Pair of Chinese imperial porcelain winecups, each painted on the exterior in iron-red with two five-clawed dragons, amongst stylised flames in pursuit of flaming pearls above a band of crested waves with sea spray, all between iron-red double lines.
2 ⅜ inches, 6 cm diameter.
The bases with six-character marks of Tongzhi in underglaze blue and of the period, 1862-1874.
- From the collection of Erik Nordstrom, Sweden (1884-1971). Erik Nordstrom was commissioned after a recommendation by the Swedish minister, Gustav Oscar Wallenberg, the Envoye of Japan and China, as Postmaster General in Shanghai at the Royal Chinese General Post Office in 1910. The aim was to help facilitate its work throughout China. Gustav Oscar Wallenberg, who became a close friend of Erik Nordstrom, was also a keen collector of Chinese ceramics and introduced him to Chinese art, they regularly visited the antique shops in Beijing. In 1945, he retired in China and spent his last years there in Qingdao before his return to Sweden in 1948. By the time he left China, he and his family had experienced the fall of the Qing Dynasty, World War I, the Japanese invasion and World War II.
- An identical wine cup in the Victoria & Albert Museum, collection no. 803-1883, is illustrated by Rose Kerr in Chinese Ceramics, Porcelain of the Qing Dynasty, 1644-1911, no. 110, pp. 124/5; another was included by Marchant in their exhibition of Nineteenth Century Mark and Period Porcelain, 1991, no. 58, p. 56; another in the Percival David Foundation, now in the British Museum, was included by Rosemary E. Scott in Elegant Form and Harmonious Decoration, Four Dynasties of Jingdezhen Porcelain, A Joint Exhibition from the Collection of the Percival David Foundation and C. P. Lin, 1992, no. 196, PDF B711, p. 169; three further identical cups are illustrated by Qian Weipeng & Liu Zhiwei in Tian Wu Guan Cang Ci, volume one, Ming and Qing, pp. 282/3.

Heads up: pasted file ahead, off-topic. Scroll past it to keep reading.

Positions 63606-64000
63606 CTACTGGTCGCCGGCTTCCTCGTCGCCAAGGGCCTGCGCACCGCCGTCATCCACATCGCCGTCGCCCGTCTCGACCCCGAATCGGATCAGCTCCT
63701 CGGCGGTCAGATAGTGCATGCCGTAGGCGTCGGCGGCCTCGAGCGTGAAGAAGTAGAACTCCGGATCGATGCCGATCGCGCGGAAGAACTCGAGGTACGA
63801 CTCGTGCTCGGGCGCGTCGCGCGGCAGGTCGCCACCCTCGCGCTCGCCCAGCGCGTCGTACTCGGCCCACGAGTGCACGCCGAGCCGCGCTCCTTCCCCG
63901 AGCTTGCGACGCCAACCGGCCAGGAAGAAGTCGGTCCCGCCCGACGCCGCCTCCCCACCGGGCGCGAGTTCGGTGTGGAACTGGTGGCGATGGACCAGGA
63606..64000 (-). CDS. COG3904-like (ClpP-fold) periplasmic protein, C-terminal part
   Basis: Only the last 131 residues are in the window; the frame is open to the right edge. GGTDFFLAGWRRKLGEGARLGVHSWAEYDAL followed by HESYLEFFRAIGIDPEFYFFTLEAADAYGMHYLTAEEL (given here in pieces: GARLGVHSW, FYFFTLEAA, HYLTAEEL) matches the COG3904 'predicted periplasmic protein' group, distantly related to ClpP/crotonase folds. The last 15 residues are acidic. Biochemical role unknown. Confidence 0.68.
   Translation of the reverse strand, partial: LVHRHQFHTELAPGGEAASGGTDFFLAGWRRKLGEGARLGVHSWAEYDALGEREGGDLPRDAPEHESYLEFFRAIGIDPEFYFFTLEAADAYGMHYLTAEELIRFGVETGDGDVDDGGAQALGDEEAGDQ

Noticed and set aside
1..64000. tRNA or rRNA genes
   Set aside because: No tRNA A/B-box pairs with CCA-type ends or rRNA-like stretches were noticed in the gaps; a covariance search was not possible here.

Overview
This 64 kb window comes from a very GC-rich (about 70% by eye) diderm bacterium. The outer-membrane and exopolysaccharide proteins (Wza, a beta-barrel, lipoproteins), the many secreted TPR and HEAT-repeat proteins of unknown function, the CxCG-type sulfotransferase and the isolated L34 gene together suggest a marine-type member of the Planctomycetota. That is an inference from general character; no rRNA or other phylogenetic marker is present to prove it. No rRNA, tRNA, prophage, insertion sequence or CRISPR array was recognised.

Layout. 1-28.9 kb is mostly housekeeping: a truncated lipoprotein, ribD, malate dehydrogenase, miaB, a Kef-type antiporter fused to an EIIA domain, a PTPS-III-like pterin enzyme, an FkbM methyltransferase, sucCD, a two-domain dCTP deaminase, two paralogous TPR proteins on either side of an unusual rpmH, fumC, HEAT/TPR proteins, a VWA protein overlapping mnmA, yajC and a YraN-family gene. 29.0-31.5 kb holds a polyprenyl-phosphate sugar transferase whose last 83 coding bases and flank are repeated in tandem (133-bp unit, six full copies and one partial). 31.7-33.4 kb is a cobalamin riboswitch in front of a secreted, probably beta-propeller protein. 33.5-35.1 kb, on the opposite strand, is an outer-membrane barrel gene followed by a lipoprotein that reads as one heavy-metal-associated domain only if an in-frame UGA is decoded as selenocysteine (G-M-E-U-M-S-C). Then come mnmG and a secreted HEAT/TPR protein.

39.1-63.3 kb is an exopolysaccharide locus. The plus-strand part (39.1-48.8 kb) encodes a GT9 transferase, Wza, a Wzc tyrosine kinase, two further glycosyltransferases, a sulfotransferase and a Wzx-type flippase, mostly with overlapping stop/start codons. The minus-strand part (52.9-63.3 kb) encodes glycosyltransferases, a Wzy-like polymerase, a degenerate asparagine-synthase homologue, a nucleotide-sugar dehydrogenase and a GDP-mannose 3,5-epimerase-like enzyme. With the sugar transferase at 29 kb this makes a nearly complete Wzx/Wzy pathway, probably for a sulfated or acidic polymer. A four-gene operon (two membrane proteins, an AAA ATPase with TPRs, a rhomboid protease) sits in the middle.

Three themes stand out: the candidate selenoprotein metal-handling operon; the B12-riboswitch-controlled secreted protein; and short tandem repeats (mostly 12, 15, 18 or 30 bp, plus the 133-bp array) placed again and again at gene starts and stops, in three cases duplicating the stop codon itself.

- A pair of Xianfeng cups are illustrated by Peter Lam in Imperial Porcelain of Late Qing, from the Kwan Collection, Art Gallery, The Chinese University of Hong Kong, 1983, no. 87, p. 97, where Simon Kwan records the Tongzhi examples as number 15 in the 1864 production list of the imperial kiln.
- Included by Marchant in their exhibition of Qing Porcelain from Private Collections, May 2015, no. 48. p. 95.